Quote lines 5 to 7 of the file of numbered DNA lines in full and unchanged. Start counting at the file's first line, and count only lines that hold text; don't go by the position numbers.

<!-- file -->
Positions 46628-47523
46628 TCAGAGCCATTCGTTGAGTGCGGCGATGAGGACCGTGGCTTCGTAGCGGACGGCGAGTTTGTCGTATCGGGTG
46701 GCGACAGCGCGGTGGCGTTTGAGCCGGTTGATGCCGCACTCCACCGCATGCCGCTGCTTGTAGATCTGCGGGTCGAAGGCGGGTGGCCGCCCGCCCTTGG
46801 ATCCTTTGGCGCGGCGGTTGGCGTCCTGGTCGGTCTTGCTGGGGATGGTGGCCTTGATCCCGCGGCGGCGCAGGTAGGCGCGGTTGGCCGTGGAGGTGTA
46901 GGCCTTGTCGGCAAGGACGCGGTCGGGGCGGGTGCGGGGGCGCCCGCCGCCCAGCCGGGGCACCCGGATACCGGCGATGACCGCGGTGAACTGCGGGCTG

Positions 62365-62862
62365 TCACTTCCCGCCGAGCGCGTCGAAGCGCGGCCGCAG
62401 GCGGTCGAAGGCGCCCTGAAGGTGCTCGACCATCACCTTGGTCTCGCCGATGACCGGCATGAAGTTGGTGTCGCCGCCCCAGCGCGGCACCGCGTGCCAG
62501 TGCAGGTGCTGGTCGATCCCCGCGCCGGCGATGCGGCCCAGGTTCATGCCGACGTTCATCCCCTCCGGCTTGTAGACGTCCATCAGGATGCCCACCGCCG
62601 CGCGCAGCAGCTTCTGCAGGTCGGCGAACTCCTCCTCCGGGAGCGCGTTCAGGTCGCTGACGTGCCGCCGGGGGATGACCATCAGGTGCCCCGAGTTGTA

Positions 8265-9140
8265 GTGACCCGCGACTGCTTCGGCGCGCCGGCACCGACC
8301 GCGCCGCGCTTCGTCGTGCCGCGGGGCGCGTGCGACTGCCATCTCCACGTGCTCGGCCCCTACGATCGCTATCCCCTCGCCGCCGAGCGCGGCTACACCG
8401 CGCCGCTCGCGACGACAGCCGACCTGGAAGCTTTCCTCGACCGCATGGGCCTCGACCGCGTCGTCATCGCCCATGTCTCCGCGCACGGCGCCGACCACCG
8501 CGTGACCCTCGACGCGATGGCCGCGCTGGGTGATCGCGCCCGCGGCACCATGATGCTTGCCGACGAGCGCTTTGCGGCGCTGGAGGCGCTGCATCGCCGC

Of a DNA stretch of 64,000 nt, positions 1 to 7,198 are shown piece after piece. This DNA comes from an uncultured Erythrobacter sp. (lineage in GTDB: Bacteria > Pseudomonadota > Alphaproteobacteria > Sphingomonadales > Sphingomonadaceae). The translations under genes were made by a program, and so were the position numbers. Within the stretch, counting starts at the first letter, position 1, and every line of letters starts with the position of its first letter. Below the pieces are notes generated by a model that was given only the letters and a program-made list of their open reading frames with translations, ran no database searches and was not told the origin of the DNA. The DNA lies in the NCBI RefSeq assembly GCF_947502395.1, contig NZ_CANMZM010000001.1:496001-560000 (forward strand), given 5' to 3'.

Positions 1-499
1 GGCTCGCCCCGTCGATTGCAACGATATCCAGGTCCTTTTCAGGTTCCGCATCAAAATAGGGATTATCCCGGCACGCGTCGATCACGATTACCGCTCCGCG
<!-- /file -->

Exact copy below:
46901 GGCCTTGTCGGCAAGGACGCGGTCGGGGCGGGTGCGGGGGCGCCCGCCGCCCAGCCGGGGCACCCGGATACCGGCGATGACCGCGGTGAACTGCGGGCTG

Positions 62365-62862
62365 TCACTTCCCGCCGAGCGCGTCGAAGCGCGGCCGCAG